AfterAlcohol and the terrible, horrible, no-good very bad day

Work is dire at the moment.  I work in a job which is way below my ability level, mostly because my career got torpedoed when I had children, and the pay-off that keeps me there is that it’s low stress and with flexible hours.  Except that right now, for very boring reasons I won’t even try and explain, it’s both busy and hostile.  Today I gave a presentation in front of a group of people whose entire purpose for attending was to voice their displeasure at my company’s actions, and to catch me out in an inconsistency.  

Naturally, knowing that I had this on today, I went to some lengths to make sure I had a calm evening last night.  I made lentil soup for the week’s lunches, hung up an outfit for the morning (very smug: see me and my sober thinking?   Preparing nutritious lunches, organising an outfit, I might even push the boat out and take my make up off!) and went to bed early.  Whereupon I discovered that Little Girl had removed her nappy before falling asleep.  You can’t leave a thing like that, so of course I re-did it, which she was most displeased about and let me know same, going on to inexplicably wake up about five times during the night.

Come dawn, then, I was too exhausted to think straight.  My alarm clock elected to turn its volume control up to maximum, so I was awoken by deafening music.  Too tired to find the volume control (I’m pretty much blind without my glasses), I unplugged it at the wall and closed my eyes again.

So of course then I fell asleep again and was running late.  What makes running late even more super fun is when you discover that your cat, still traumatised from last week’s move, has decided to skip her litter tray in favour of evacuating the contents of her bowels halfway up the stairs.  The only, only remote tiny glimmer of cheer I could raise while scrubbing it out was that it’d have been far worse with a hangover.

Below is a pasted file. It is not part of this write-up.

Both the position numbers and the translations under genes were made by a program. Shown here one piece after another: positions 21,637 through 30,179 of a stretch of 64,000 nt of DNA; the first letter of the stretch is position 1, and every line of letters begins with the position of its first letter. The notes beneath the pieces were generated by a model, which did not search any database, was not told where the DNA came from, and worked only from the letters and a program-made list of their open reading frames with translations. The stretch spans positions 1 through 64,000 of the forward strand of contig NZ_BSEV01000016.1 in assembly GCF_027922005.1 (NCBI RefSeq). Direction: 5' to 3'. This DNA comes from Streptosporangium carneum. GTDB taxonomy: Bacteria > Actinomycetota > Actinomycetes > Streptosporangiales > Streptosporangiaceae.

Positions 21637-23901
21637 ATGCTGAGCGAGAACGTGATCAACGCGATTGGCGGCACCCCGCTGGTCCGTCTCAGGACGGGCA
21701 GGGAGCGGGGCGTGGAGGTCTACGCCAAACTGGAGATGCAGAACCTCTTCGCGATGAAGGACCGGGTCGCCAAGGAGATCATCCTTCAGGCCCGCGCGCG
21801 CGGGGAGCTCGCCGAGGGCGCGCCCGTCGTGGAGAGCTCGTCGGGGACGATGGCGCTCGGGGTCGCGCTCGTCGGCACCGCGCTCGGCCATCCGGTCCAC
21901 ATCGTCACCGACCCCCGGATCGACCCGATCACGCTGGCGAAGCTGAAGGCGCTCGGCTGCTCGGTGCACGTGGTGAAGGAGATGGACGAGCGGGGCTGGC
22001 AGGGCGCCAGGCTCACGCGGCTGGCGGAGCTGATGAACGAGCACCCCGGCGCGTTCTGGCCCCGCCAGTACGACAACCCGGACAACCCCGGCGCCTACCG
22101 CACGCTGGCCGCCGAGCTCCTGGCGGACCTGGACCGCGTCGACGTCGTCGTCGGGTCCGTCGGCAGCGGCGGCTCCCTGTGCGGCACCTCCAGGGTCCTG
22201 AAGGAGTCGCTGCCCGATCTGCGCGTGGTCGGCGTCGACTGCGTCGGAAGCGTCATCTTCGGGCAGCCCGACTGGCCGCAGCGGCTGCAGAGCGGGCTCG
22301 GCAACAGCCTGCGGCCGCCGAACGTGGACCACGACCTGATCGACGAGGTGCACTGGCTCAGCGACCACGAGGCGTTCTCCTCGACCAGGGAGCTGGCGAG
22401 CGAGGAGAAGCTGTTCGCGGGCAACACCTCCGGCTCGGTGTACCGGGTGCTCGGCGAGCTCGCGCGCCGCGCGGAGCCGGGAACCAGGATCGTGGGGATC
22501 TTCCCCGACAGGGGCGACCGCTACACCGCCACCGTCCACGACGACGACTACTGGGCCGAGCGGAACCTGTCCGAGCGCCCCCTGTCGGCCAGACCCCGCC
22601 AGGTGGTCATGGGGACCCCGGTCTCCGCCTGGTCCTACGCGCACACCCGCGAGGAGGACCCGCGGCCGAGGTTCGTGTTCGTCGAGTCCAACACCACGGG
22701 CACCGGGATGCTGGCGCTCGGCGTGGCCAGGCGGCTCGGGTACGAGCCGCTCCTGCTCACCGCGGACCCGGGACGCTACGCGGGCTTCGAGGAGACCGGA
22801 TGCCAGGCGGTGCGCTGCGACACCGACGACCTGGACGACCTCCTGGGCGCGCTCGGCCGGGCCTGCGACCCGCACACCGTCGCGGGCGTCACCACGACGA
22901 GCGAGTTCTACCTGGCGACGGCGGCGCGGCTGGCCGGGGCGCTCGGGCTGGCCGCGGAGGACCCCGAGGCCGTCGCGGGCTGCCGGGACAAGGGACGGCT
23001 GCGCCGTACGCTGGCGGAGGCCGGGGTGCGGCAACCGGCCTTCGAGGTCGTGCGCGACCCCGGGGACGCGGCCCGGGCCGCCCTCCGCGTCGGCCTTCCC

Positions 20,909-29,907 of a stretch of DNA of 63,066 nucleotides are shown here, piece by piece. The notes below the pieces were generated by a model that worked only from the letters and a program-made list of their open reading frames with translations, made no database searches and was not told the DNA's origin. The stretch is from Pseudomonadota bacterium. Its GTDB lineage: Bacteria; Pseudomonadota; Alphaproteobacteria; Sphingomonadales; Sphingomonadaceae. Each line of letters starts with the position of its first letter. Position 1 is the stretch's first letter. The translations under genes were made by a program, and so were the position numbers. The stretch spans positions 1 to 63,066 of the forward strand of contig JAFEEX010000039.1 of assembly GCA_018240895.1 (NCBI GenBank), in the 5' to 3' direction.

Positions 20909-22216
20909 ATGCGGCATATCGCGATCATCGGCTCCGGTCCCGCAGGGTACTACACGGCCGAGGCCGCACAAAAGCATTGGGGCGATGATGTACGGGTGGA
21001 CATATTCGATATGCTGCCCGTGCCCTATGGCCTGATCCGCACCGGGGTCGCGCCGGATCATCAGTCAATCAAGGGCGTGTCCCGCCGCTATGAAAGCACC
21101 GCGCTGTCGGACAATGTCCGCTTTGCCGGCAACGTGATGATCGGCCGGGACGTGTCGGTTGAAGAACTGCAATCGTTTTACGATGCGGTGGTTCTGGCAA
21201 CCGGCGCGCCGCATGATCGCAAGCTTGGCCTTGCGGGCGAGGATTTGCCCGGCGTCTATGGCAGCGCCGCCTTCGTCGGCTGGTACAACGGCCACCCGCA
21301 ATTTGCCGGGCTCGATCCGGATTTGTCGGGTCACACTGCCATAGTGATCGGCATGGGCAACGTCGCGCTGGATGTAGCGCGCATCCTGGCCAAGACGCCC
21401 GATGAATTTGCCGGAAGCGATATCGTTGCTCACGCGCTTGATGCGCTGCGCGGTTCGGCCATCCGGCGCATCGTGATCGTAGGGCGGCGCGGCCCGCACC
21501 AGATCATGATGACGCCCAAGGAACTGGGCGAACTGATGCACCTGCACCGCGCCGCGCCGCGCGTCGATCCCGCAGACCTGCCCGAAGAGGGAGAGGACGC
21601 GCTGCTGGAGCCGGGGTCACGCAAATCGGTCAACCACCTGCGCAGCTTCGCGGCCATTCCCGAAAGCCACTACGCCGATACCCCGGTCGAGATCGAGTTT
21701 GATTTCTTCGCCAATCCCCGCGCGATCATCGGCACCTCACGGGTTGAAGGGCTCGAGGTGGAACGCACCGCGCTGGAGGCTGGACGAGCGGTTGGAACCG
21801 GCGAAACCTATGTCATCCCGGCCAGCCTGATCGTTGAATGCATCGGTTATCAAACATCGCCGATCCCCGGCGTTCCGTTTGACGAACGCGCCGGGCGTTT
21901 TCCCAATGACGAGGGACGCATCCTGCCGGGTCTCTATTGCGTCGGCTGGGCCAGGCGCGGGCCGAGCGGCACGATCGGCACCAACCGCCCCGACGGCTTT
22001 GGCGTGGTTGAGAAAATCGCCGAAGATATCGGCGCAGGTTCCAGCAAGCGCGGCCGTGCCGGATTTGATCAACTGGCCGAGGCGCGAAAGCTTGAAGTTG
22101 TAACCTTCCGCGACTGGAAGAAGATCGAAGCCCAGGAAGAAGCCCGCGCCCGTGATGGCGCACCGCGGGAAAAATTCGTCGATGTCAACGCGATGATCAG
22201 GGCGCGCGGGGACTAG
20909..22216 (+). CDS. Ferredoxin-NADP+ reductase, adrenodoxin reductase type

Anyway.  Went downstairs.  Realised no time for coffee.  Told cat it was about time she was introduced to the great outdoors.  Went to pack lunch, realised that all tupperware is still packed.  Had a search for tupperware, because it’s really good lentil soup; failed.  Realised that now I had no time for make up.  Gave it all up as a bad bet and went to work.  Inhaled enormous white chocolate muffin.

Work was predictably awful all morning, culminating in the above meeting.  It maybe doesn’t sound that bad, but there were definitely moments where I could hear my voice shaking, so, you know.

So I thought to myself, I shall practice my Sober Self-care Skills!  Which I like to capitalise, because they’re as new as they are alliterative.  I took a lunch break, I bought a staggeringly expensive scented candle ($50!  For something I’m literally going to set fire to!), I thought about warm lentil soup for dinner and a hot bath with the heater in the corner and my candle flickering.

And then I remembered that tonight is my book group. I haven’t been to one since I got sober.  It’s full of very nice, but mildly intimating women, all of whom are slightly more well heeled than me, they all send their children to the local private school and arrange horse riding lessons, they all vote Right where I vote Left, and I always feel a little tiny bit out of place.

I haven’t yet turned down one social event because of being sober, and I wanted to keep that record.  And I really like the book we’re discussing, which is – rather delightfully – a Jilly Cooper novel.  And while it’s very much a nice wine and cheese sort of civilised affair, we did actually discuss a sober book earlier in the year (Jill Stark, High Sobriety.  Underwhelming, in mine) so it’s not going to involve pressure to drink – one of the other women actually gave up for 100 days herself after reading that book.  But, still. Tonight I kind of feel like I need a cocoon.